was long believed that skin, joint, and nail manifestations shared a common
cause. But recent studies suggest these to be traits of distinct disease conditions. The
severity and progression of skin, joint, and nail symptoms are frequently
For example joint disease in most patients develops up to 10
years after the initial skin presentation.
Though psoriasis and
psoriatic arthritis are co-morbid conditions, the genetic mechanisms
responsible for the course may be different. Even the basic physiology
governing both is supposed to differ. For example, selected key immune mediators of
disease in the skin and joints differ.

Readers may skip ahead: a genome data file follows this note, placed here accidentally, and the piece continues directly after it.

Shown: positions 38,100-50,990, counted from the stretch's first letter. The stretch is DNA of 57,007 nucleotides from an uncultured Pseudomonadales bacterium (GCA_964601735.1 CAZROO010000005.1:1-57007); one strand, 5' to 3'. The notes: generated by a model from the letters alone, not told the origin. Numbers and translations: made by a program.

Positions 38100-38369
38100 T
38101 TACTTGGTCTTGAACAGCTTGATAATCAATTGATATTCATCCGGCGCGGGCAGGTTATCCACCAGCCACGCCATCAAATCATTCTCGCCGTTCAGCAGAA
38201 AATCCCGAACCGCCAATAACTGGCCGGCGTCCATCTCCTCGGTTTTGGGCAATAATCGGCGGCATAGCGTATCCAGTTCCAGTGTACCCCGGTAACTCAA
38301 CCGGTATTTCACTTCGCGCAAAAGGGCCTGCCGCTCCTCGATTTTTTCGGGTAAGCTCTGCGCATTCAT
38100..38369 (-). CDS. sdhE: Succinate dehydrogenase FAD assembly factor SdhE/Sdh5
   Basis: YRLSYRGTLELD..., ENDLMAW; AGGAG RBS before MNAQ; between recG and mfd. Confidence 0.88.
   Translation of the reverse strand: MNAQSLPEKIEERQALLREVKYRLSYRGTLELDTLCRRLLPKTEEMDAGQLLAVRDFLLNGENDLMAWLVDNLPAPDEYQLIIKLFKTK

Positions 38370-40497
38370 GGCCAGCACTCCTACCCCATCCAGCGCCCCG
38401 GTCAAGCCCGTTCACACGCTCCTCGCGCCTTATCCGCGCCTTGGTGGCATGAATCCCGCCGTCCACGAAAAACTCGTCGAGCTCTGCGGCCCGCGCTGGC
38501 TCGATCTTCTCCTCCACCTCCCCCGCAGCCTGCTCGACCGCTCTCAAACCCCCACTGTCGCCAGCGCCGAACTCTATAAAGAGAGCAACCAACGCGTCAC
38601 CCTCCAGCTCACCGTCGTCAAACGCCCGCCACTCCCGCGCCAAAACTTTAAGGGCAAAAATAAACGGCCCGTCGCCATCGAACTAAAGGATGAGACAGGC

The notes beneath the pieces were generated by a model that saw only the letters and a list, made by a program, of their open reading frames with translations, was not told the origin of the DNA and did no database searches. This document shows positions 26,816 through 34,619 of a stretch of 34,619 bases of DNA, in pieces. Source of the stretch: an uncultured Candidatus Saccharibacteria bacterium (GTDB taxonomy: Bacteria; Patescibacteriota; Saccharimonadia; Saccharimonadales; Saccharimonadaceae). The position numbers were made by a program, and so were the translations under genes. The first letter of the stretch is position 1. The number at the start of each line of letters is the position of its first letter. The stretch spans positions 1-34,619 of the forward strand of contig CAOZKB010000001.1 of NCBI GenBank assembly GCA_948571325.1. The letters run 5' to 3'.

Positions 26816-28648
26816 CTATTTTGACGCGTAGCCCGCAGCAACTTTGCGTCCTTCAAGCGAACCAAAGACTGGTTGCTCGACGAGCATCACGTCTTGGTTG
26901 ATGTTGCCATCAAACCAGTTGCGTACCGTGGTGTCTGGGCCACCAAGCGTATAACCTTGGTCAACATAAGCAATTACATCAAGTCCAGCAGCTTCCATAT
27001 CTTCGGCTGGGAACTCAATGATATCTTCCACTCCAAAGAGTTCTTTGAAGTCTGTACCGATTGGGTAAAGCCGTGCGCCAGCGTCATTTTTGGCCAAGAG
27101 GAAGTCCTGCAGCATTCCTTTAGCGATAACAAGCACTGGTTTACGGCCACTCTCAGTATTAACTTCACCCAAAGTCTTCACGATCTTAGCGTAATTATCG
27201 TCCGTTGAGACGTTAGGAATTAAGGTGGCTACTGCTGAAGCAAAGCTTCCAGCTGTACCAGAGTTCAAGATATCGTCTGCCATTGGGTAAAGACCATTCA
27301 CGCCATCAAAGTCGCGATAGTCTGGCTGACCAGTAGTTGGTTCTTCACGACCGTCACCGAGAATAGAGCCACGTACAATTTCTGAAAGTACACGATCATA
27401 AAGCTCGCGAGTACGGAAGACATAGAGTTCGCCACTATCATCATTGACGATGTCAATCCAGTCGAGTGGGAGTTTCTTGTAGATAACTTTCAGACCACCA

This explains why skin and joint symptoms
frequently do not respond equally or in parallel to treatment. It is therefore
best advised that the severity of skin, nails, and joints be assessed
separately. Recent studies published in PLoS ONE, an open access journal were
supportive of this concept.
a single measurement tool that has the ability to measure the presence and
severity of all clinical aspects of psoriasis does not exist.
A more robust analysis would hence be
necessary to better investigate the skin-joint relationship.
The study results provide evidence
against an association between the severity of joint and skin involvement in
patients with psoriasis and psoriatic arthritis, with the possible exception of
: Clinical Symptoms of Skin, Nails, and Joints Manifest Independently in
Patients with Concomitant Psoriasis and Psoriatic Arthritis; Knut et al; PloS